(Please note: the names and locations of all parties have been changed to protect the confidentiality of this wrongful death case and its proceedings.)
2. Holdgrafer v. Unocal
In Holdgrafer, decided by the Court of Appeal for the Second District, the defendant was Unocal, an oil company that owned a network of undergrounds oil pipes throughout California. The plaintiffs, who owned a plot of land adjacent to one of Unocal’s facilities, claimed that their property had become contaminated by oil leaks from Unocal’s facilities. A jury awarded $2.5 million in compensatory damages.
In support of their punitive damages claim, the plaintiffs introduced evidence of two other oil spills that had occurred elsewhere in California. Those spills caused considerable damage to wildlife and wetlands, and there was evidence that Unocal had intentionally concealed the severity of the contamination and its own responsibility. Like the plaintiff in State Farm, the Holdgrafer plaintiffs justified their introduction of this evidence by arguing that it undermined Unocal’s claims of innocent mistake: they contended that Unocal’s conduct toward them was part of a company policy of concealing its responsibility for oil leaks and spills. At one point, for example, plaintiffs’ counsel asked the jury: You gonna buy this story that they’re giving you that it’s just a simple act of negligence, that all this evidence that we put on of the [other] spill[s] and the misrepresentations … is just simple negligence? I got a word for it. Baloney. 160 Cal. App. 4th at 934.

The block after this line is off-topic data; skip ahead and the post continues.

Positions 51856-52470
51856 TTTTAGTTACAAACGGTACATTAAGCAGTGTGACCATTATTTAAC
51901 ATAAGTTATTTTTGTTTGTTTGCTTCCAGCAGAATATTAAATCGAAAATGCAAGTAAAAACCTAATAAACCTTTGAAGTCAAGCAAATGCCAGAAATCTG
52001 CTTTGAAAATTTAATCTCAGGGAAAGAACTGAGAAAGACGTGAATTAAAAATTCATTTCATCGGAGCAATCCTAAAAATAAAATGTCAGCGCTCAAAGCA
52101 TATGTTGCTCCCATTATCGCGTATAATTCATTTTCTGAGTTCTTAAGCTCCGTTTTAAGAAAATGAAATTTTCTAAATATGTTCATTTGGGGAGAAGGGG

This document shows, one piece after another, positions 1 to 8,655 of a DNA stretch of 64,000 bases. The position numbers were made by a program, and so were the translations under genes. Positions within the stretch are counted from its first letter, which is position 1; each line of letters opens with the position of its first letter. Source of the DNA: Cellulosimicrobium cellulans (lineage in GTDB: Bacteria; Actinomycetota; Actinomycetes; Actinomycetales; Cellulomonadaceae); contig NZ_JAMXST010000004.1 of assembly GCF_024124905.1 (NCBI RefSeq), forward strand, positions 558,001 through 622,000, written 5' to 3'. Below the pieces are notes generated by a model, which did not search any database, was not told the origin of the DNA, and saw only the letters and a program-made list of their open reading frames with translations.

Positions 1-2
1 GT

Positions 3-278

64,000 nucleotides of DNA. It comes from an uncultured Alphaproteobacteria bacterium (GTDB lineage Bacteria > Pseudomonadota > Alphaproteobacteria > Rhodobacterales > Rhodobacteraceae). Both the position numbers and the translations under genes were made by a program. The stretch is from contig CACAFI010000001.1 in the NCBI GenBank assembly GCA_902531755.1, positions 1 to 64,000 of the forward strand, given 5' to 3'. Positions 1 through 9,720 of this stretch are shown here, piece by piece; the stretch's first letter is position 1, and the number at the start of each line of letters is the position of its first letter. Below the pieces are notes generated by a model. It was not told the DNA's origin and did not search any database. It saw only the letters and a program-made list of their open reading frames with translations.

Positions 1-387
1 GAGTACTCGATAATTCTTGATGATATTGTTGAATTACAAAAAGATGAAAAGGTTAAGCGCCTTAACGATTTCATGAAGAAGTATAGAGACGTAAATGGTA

The trial court accepted the plaintiffs’ argument that the evidence of other spills bore on the reprehensibility of the spills that harmed the plaintiffs, and overruled the defendant’s objections. (See Part 4 of 7.)
For more information you are welcome to contact Sacramento personal injury lawyer, Moseley Collins.